“Confidence is about reducing uncertainty,” replied Fang-Li. He explained that this progress depends on acquiring the tools needed to quantify those uncertainties. When the tiniest changes in initial conditions can produce totally different climate outcomes, this is a daunting task. “One solution is to make an ensemble, which means to run the model many times and take an average. We identify some runs that are out of scope and should not be considered, but then take an average and call that our result. Averaging model results helps, but that is of course very high cost.”

Chatzi responded, “This is a good point. We should maybe not be presenting these results if they come with uncertainties as deterministic, but rather in their full probabilistic form.”

On the topic of model validation, Fang-Li concluded, “We as modelers always try to be honest, but our models are not always correct. Model and reality are simply different. So we need to compare the data from different sensors with the model results and try to identify the bias. By identifying bias, we improve our physical understanding and we improve the model.”

Chatzi continued, “We do something similar—we call it model updating. I agree that model validation is very important.” With that thought in mind, Chatzi transitioned to the final question regarding the real-world application of these ocean models. Specifically, researchers like Fang-Li have been using these models to tackle extreme events, such as the nuclear radiation spread following the Fukushima catastrophe in 2011, and also the rescue of lives at sea after the capsizing of passenger boats. “Can you elaborate on these extreme events and the recovery?”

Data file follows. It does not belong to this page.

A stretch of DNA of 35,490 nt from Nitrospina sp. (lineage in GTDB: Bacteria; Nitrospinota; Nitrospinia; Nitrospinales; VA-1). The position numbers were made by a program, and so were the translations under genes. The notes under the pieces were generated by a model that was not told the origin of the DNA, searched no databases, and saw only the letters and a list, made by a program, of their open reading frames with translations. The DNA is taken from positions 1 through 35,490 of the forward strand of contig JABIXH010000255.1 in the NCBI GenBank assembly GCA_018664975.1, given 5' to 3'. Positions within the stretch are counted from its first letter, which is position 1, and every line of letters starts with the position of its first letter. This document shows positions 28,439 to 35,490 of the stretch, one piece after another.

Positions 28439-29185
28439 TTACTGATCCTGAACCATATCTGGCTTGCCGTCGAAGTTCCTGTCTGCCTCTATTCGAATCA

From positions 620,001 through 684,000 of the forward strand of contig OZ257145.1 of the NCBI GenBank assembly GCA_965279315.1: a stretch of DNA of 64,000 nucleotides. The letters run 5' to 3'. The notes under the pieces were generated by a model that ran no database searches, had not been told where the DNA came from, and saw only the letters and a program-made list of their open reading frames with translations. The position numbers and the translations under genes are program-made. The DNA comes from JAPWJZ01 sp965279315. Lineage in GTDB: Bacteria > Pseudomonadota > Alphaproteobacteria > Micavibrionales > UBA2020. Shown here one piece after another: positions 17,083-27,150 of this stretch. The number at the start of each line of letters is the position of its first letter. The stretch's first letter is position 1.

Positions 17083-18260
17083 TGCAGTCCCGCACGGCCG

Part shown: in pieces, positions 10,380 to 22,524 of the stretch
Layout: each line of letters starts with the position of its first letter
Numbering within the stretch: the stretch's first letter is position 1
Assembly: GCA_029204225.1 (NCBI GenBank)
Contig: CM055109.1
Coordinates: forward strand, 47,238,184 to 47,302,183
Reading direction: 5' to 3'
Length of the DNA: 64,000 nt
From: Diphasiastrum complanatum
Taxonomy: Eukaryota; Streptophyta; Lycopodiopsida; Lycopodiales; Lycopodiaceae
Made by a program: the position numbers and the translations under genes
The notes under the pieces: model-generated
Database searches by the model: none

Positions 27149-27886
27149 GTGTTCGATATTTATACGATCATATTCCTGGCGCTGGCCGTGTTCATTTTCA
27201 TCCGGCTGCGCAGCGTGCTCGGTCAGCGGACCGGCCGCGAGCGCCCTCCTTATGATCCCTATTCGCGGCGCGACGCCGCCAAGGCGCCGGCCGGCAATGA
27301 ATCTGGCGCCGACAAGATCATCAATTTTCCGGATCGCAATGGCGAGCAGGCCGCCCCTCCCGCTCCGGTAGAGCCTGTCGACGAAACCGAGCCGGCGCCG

Fang-Li recalled that in the days following the Fukushima disaster, the radiation forecasts he saw were only able to predict a few days at a time, “but what about one month? What about in one year?” he asked. So he returned to his research team with the idea to use the ocean models to predict the spread of radiation much further into the future. What they found was that after one month, the whole northern hemisphere would be affected by the radiation. After 18 months, they had models of the surface down to 800 meters. Later, they compared real data to the model results, indicating that the coupled model had performed very well. They even developed a model to show surface concentration in the Pacific Ocean over the course of 30 years, up to the year 2041.

A more recent example of the ocean model’s real-world application was a response to two cruise ships capsizing on July 5, 2018, near Phuket, Thailand. In an effort to support search and rescue efforts, Fang-Li and his team quickly developed models to predict where possible survivors might be drifting over the course of a three-day period. The predictions proved to be highly accurate, as all the located survivors were found in the areas that the model had indicated.

“I find two very important points here,” Chatzi responded. “One is that fact these applications really practically assist governments and recovery, and also that one has to operate with different means to do short-term forecasting, something very fast, and then long-term and how this evolves on a greater scale.” She went on to describe Fang-Li’s work regarding less extreme, but nonetheless impactful events such as the algae blooms affecting global water systems and coastal cities. Again, the models were able to offer reliable predictions for algae flows near particular cities along the coast of China, which were of great interest to local governments concerned about the possible impacts.

After the conclusion of the Interdisciplinary Dialogue session, PASC19 attendees also had the opportunity to learn more during a mini-symposium entitled “Development of the Global High-Resolution Wave-Tide-Circulation Coupled Ocean Model and Its Operational Application”, which was led by one of Fang-Li’s colleagues, Bin Xiao, also from the First Institute of Oceanography, China.